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ebapic (25K)Corporate Plantation: Political Repression and the Hampton Model
By John Robinson and Brandon King

Heavy-handed Repression of recent Student Activism
On Wednesday November 2, 2005 at Hampton University, the progressive campus group affiliated with Amnesty International, United Students Against Sweatshops, and Campus Anti-War Network held a student walk-out on the issues of New Orleans urban renewal, AIDS crisis, homophobia, the prison industrial complex, the war in Iraq, and the crisis in Sudan.

The organizers for the group had been planning the action for sometime, and promoted it with radio announcements, posters around the campus, and handing out fliers at campus group meetings. The planned activities included speeches, chants, poetry, and musical performances. Earlier that day an international student was subjected to intense interrogation by the Dean of Women and was told by the Hampton University police that she would be shadowed by a cop.

At twelve noon Brandon King began to speak to about 75-100 students in the Student Center about our plans for the day. We handed out information on the Iraq war and the Katrina disaster. Then armed HU police abruptly shut down our activities.

The HU police booked several people just because they were wearing stickers and other paraphernalia that advertised our events. They booked people who weren't even wearing paraphernalia because they looked suspicious. The police used hand-held camcorders to record the faces of the activists without our permission.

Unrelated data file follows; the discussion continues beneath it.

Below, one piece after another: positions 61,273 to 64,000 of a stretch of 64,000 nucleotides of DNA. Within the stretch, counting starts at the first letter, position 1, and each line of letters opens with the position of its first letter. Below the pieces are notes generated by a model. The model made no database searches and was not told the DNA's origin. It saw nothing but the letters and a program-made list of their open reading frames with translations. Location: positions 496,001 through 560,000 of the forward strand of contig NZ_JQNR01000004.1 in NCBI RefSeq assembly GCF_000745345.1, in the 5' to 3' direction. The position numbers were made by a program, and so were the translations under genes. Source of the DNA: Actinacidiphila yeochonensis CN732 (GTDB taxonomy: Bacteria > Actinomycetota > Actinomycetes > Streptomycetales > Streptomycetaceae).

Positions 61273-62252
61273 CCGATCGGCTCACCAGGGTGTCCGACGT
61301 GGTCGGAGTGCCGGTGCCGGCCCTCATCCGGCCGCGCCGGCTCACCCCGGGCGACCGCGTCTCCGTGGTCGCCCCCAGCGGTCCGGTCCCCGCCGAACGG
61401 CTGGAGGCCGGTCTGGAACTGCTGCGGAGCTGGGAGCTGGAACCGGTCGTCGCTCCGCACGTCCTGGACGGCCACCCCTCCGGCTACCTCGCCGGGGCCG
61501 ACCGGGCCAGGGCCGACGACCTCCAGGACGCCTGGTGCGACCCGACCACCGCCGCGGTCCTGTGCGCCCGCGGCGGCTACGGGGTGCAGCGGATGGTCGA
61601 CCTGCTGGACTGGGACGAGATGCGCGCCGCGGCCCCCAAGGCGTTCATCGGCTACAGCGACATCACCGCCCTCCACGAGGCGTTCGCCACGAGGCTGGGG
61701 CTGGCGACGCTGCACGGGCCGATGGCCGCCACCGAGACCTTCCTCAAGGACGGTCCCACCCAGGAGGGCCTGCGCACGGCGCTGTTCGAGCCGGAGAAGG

They attempted to intimidate the student onlookers by their random targeting. Three of us were singled out as leaders by the Dean of Men and HU police, who temporarily confiscated our students ID cards. The next day, one leader of our group, Brandon King, was told by a Hampton University Lieutenant Detective that, despite the fact that he was a "hometown athlete," he would be expelled if he did not cooperate and give up the names of other group members.

Now Brandon, three sophomore activists, a junior activist, a non-affiliated supporter and myself have all been summoned to an administrative hearing for violating the code of student conduct by "actions to cajole or proselytize students", "distributing and/or posting unauthorized information", and "violating the administrative guidelines for student demonstrations".